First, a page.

Labowa Jewish Cemetery
The Jewish cemetery in Łabowa was established around the same time as the establishment of the local Jewish community in the first half of the 19th century. It appears on the map from 1846, and the oldest tombstone found dates to 1838. The cemetery was located south of the town, on the slope of a small hill separated by two ravines, on land separated from the estate of Count Stadnicki. There was a brick mortuary in the northeastern part of the cemetery. The area of the cemetery was approximately 0.56 hectares. The cemetery was partially destroyed during World War II though burials continued to take place until at least 1940. After the war, the cemetery fell into disrepair until 1982 when, thanks to the efforts of the descendants of the former Jewish community, it was restored. The cemetery was enclosed with a metal mesh fence and a memorial obelisk was erected in honour of the victims. The remaining tombstones were placed on concrete foundations.
Approximately 250 matzevot, mostly made of sandstone (and some made of marble) are preserved. The greatest concentration of preserved matzevot is in the central part of the cemetery (157 tombstones), and southern part of the cemetery which is located on a hill and where the significant members of the community were buried (69 matzevot). The cemetery is now enclosed with a new iron fence with a decorative gate, funded by Leo Gatterer from Dobra (near Limanowa). In January 2020, two information boards (co-financed by the Association of the Jewish Historical Institute) were erected in the cemetery. The cemetery is maintained by the Jewish Community in Kraków. It is also occasionally cleaned by students at the local school.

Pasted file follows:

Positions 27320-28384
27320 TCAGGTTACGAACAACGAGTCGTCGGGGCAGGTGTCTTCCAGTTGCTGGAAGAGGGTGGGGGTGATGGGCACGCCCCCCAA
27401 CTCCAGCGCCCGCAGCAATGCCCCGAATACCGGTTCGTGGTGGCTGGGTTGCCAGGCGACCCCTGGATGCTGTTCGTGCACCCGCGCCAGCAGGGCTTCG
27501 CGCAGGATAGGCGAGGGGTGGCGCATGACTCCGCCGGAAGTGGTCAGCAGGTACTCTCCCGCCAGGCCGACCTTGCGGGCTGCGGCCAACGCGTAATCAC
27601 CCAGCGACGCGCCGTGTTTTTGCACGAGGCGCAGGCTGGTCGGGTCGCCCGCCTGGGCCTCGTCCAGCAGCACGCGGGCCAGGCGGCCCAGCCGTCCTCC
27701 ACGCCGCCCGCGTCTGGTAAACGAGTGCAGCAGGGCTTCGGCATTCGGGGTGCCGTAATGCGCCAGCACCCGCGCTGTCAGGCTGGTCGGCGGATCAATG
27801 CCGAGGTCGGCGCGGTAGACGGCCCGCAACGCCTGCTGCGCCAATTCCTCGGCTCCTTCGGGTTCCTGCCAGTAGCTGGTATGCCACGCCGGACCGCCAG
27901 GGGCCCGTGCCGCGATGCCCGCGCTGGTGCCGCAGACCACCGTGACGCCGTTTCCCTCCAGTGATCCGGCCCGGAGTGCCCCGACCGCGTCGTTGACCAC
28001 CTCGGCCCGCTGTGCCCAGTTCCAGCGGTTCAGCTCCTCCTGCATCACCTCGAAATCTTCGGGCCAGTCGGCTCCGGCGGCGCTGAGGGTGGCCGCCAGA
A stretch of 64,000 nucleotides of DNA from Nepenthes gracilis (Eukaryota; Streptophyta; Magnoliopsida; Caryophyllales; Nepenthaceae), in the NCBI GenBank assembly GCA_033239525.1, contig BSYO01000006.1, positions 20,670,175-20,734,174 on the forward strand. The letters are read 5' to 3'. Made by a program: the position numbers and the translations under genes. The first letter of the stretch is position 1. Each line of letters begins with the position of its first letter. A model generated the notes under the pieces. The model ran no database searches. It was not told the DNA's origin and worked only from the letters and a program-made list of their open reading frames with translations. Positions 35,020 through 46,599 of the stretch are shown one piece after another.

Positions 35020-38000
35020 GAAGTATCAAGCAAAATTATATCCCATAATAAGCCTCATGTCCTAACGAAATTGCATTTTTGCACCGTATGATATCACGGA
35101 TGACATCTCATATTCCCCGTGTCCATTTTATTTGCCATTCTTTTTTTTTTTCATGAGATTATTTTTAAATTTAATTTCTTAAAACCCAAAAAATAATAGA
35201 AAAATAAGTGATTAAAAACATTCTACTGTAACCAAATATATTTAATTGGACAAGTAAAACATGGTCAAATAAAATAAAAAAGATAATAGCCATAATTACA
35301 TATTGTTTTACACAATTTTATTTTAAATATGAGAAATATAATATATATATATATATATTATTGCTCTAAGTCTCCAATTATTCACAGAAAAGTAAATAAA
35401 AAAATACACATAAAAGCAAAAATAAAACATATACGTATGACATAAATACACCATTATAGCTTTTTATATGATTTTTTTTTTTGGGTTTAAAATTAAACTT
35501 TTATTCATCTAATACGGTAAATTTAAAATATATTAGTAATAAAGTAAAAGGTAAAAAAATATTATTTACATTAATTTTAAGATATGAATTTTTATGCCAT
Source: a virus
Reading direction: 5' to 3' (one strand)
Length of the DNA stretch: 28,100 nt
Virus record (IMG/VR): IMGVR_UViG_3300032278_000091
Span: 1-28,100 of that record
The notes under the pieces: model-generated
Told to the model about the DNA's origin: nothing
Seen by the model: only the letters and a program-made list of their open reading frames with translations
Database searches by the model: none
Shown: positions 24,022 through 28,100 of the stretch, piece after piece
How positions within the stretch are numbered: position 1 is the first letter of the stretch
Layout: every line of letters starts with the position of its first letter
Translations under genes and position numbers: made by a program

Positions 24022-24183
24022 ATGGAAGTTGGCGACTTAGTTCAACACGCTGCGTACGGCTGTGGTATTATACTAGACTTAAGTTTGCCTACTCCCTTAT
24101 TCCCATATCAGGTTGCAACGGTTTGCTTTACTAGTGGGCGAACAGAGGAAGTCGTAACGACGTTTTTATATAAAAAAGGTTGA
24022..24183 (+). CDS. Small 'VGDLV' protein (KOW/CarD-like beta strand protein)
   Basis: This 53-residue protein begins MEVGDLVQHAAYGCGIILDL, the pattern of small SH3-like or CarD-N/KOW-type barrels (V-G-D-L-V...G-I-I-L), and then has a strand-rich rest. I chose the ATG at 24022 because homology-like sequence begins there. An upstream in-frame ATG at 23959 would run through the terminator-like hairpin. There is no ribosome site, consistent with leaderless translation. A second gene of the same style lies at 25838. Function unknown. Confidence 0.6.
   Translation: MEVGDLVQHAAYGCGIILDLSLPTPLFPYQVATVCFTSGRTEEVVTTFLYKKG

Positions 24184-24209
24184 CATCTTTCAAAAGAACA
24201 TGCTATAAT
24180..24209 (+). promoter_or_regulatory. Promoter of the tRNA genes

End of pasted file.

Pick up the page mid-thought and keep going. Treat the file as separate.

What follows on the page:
The first mention of the village of Łabowa dates to 1431. In 1601, the ownership of Łabowa was granted by Grzegorz Branicki to the Lubomirski family (who owned the village for nearly 2000 years). In 1801, the village was bought by Franciszek Stadnicki. At that time, Lemkos, Poles, and Roma people lived there, as well as individual Jewish families (9 people in 1765, and 38 people in 1785). The new owner issued trade privileges, which encouraged Jewish settlement. In the 1880s, about 362 Jews lived in the village. In 1930, Łabowa had approximately 250 Jews households, constituting about 25% of the total population. An independent Jewish community was established at the beginning of the 19th century. The first wooden synagogue in the village dates to 1805. In 1938, 461 people belonged to the kehilla. During the war, there was a labour camp in the village. In 1940, the Jews from Łabowa were deported to nearby ghettos (including Nowy Sącz, Stary Sącz, Rabka and Mszana Dolna) from where they were deported to Bełżec, Treblinka, and Płaszów in 1942.